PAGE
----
``````  (f g h) y
``````

In J, this is evaluated as:

``````  (f y) g (h y)
``````

This is equivalent to operations on functions in mathematics, such as:

``````  (f + h)(x) = f(x) + h(x)
(f - h)(x) = f(x) - h(x)
(f * h)(x) = f(x) * h(x)
``````

With forks in J, we generalize from the above (`+`, `-`, and `*`) to any operation in the second position.

As some J verbs (`dyadic` verbs) can take 2 arguments, there is a corresponding version of forks for dyadic verbs:

``````  x (f g h) y
``````

This is evaluated as:

``````  (x f y) g (x h y)
``````

Which is equivalent to operations on functions like:

``````  (f + h)(x, y) = f(x,y) + h(x,y)
(f - h)(x, y) = f(x,y) - h(x,y)
(f * h)(x, y) = f(x,y) * h(x,y)
``````

## Greater Than Pivot, Redux

So, using forks, this:

``````  (unsorted > pivot) # unsorted
``````

Can be rewritten as:

``````  unsorted (>#[) pivot
``````

Which will be evaluated as:

``````  (unsorted > pivot) # (unsorted [ pivot)
``````

We’ve introduced a new verb here, `[` (left), which simply returns the value of the argument on the left, regardless of the argument on the right. So this simplifies to:

``````  (unsorted > pivot) # unsorted
``````

Which is what we started with.

So call the new verb `gtp` (greater than pivot):

``````  ]gtp =: unsorted (>#[) pivot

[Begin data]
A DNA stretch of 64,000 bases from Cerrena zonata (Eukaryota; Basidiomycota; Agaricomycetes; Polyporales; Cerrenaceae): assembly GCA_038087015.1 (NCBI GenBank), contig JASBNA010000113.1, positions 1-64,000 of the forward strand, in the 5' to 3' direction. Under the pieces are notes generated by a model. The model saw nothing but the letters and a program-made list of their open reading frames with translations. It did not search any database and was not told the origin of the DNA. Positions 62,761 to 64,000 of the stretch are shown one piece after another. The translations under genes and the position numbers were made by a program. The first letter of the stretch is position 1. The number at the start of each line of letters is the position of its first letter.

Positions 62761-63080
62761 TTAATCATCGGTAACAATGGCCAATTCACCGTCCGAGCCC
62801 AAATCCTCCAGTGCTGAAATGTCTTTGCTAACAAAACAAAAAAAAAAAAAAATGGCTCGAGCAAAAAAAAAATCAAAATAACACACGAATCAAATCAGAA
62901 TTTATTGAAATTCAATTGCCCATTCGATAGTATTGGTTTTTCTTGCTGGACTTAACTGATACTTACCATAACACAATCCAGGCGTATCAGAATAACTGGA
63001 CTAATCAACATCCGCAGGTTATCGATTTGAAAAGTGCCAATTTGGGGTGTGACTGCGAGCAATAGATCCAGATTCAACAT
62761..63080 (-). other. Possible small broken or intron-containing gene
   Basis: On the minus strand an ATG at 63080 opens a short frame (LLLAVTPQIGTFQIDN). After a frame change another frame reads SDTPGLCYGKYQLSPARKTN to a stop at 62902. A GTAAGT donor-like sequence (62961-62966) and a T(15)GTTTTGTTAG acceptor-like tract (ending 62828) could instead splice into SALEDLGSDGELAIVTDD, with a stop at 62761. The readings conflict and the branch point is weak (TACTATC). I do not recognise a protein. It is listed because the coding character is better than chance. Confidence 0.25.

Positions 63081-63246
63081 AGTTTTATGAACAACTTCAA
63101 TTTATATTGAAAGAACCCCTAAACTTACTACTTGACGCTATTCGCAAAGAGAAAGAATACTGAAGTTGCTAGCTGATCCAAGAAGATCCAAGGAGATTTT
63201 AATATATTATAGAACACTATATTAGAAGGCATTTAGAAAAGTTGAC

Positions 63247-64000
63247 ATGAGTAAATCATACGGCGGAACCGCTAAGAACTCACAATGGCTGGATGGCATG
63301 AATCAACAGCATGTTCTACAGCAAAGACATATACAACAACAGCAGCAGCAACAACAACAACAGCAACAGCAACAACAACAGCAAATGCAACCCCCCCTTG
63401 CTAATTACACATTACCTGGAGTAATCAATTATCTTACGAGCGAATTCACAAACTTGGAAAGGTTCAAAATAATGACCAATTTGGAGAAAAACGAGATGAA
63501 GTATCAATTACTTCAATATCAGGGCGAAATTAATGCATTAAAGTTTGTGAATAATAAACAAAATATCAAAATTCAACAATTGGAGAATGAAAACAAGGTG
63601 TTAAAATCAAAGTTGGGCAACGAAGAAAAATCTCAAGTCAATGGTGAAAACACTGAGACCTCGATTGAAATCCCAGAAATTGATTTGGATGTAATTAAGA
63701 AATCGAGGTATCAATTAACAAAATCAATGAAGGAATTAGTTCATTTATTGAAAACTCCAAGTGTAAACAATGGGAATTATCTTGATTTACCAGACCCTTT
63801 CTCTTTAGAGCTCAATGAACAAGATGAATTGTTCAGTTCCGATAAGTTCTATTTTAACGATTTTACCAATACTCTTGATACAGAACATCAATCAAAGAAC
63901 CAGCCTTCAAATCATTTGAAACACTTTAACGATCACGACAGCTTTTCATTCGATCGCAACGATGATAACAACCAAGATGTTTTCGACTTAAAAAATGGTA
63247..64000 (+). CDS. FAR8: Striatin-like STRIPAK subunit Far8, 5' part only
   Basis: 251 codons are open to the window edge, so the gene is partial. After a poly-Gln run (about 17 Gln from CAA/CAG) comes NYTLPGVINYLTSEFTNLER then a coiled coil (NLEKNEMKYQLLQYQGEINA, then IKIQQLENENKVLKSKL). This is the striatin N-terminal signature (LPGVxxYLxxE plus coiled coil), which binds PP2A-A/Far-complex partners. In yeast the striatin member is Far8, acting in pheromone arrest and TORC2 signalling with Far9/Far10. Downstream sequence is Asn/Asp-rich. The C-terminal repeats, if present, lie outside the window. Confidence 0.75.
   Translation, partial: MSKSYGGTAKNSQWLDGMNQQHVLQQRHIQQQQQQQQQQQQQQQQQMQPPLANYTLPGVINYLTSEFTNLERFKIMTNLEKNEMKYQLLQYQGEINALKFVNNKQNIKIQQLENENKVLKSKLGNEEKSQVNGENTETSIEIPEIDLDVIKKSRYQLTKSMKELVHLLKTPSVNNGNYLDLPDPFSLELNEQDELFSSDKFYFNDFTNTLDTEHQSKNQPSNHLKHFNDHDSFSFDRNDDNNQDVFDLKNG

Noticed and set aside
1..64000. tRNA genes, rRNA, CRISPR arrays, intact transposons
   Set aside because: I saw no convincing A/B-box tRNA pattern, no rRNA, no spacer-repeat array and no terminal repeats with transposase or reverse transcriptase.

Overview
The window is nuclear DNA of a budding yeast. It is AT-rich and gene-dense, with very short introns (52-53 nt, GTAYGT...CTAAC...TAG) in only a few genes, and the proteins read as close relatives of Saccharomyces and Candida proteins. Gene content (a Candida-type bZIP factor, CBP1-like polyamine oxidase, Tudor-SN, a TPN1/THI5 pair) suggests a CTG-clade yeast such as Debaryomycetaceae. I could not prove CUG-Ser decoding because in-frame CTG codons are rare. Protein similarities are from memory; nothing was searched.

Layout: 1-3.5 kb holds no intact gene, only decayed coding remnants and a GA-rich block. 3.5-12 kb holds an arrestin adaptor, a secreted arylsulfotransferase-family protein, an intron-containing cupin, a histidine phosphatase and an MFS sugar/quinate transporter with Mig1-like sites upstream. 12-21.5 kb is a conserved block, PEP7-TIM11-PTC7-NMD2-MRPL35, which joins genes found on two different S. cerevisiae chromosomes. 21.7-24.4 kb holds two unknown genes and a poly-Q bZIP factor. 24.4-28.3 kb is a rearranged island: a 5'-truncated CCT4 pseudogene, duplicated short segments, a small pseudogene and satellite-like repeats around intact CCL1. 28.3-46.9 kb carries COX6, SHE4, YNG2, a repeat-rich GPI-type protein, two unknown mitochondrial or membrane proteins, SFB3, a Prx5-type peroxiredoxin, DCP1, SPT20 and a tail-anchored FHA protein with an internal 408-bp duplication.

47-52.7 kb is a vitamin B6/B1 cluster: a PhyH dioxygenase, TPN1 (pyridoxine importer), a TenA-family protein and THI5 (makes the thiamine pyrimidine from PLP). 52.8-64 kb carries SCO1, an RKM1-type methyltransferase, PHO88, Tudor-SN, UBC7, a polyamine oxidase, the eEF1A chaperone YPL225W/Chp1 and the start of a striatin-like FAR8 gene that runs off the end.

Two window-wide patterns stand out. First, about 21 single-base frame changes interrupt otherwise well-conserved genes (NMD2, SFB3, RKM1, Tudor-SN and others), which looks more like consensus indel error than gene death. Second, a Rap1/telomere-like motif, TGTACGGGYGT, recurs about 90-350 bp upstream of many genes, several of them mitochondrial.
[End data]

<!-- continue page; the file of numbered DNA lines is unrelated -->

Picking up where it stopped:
49 67 95 56 50 70 83
``````

## Find All Values Less Than Pivot

Following our logic from `gtp`, we can define `ltp` (less than pivot), this time using `<` (less than):

``````  ]ltp =: unsorted (<#[) pivot

35 35
``````

## Find All Values Equal to Pivot

This time using `=` (equal), we define `etp` (equal to pivot):

``````  ]etp =: unsorted (=#[) pivot

44
``````

## Combine and Simplify

We can organize the results of each of these phrases using `,` (append) to create a new list from the original lists:

``````  ltp , etp , gtp

35 35 44 49 67 95 56 50 70 83
``````

This is equivalent to:

``````  (unsorted (<#[) pivot) , (unsorted (=#[) pivot) , (unsorted (>#[) pivot)
``````

There’s a lot of duplication here. We can simplify this quite a bit.

We have 5 verbs in a row:

``````  ltp , etp , gtp
``````

Remember forks? We can redefine the right three verbs as a fork:

``````  (unsorted (=#[) pivot) , (unsorted (>#[) pivot)

44 49 67 95 56 50 70 83